A Sinn Fein MP who posted a social media video of himself with a loaf of Kingsmill bread on his head on the anniversary of the Kingsmill massacre has said he accepts his party’s decision to suspend him for three months.
West Tyrone MP Barry McElduff reiterated what he described as a “deep and sincere” apology to relatives of the Kingsmill victims, insisting he did not mean to cause any hurt.
The suspension was announced after Mr McElduff attended a crunch meeting with the party leadership at Sinn Fein’s offices in west Belfast.
Photo from the Twitter feed of Sinn Fein MP Barry McElduff showing him with a Kingsmill-branded loaf on his head on the anniversary of the Kingsmill massacre (Twitter/PA)
“Although I genuinely meant no offence, I accept that my actions were ill-judged and, while unintended, caused deep and unnecessary hurt and pain to the Kingsmill families,” he said.
The well-known Kingsmill brand of bread shares a name with the south Armagh village that witnessed one of the most notorious incidents of the Troubles in 1976, when gunmen stopped a van carrying textile workers on their way home, identified the Protestant occupants, lined them up at the side of the road and shot them.
Mr McElduff said in a statement: “I apologise unreservedly for this.
“In recognising the serious consequences of my actions, I fully accept the party’s decision to suspend me from all party activity for a period of three months.”
Outside Sinn Fein’s offices on the Falls Road, Mr McElduff said he had “no idea” he had posted the video on the anniversary of the massacre.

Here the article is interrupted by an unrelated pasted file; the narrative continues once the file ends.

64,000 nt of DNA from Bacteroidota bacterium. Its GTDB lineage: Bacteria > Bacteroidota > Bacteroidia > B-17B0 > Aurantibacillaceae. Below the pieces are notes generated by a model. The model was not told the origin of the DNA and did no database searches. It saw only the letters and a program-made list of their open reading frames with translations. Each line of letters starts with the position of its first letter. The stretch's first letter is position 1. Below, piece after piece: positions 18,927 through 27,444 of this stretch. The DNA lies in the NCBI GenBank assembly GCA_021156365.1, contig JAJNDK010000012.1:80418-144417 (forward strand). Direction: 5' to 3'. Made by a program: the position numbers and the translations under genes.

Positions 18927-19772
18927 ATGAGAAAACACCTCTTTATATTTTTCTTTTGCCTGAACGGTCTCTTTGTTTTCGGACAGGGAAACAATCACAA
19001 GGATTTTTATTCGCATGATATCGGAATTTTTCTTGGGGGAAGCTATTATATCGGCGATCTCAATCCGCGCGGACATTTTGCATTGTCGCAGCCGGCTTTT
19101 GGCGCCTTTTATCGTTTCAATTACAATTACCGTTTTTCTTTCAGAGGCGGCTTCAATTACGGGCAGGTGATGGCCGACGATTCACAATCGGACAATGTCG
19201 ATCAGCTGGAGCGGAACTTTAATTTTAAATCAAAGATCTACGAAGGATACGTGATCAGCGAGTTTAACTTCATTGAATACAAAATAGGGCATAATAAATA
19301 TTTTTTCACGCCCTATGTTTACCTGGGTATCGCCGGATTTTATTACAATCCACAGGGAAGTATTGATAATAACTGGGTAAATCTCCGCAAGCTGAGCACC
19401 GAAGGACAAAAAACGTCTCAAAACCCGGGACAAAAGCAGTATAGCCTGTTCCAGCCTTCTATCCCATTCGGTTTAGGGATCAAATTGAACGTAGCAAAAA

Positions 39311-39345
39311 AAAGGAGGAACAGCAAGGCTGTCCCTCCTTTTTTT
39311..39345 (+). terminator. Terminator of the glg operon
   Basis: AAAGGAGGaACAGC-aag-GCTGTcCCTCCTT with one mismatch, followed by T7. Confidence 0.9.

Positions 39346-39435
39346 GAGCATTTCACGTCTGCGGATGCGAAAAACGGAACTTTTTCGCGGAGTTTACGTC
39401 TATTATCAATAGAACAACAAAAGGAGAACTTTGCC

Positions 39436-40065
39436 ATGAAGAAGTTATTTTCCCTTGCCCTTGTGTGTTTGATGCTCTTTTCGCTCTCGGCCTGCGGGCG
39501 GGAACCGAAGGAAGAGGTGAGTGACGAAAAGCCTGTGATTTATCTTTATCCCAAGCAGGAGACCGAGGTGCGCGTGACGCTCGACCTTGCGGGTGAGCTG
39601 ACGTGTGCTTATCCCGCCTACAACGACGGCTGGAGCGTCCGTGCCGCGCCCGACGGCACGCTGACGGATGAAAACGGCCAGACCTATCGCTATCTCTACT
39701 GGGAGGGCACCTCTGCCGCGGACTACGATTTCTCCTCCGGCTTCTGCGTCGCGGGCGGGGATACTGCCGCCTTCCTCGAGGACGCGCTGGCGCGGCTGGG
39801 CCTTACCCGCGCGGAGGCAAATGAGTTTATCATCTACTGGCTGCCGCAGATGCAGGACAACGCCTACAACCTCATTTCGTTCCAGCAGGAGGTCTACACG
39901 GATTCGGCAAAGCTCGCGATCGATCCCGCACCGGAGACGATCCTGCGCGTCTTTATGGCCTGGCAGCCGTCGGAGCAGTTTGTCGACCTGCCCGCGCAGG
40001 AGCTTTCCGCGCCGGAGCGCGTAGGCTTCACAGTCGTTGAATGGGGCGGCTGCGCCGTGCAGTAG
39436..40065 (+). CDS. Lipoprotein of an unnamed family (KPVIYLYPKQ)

“What I want to say as I am making my way home is that I genuinely, genuinely want to reiterate what is in the statement, which is my deep and sincere apology,” he said.
The MP said he had not intended to cause hurt or pain.
“I have no doubt that hurt and pain has been caused but it was genuinely unintended on my part,” he said.
Barry McElduff arrives at Sinn Fein’s headquarters in Belfast (Niall Carson/PA)
In the short video, Mr McElduff, who is known for his light-hearted social media contributions, is filmed walking around a shop with a Kingsmill loaf on his head, asking where the store kept the bread.
It was posted around the 42nd anniversary of the Kingsmill outrage on Friday.
He has faced multiple calls to resign in the wake of the controversy.
Earlier, party chairman Declan Kearney said the MP had fallen well short of the standards Sinn Fein expects of its members.
“What has happened is absolutely inexcusable and indefensible and the party is taking this matter very seriously indeed,” he said.
He added that Sinn Fein wished to express “deep and sincere regret”.
“What happened is absolutely irresponsible,” he said.
Sinn Fein’s former Stormont finance minister, Mairtin O Muilleoir, also apologised for retweeting the video.
Mr Kearney said Mr O Muilleoir had offered the party an explanation for the retweet.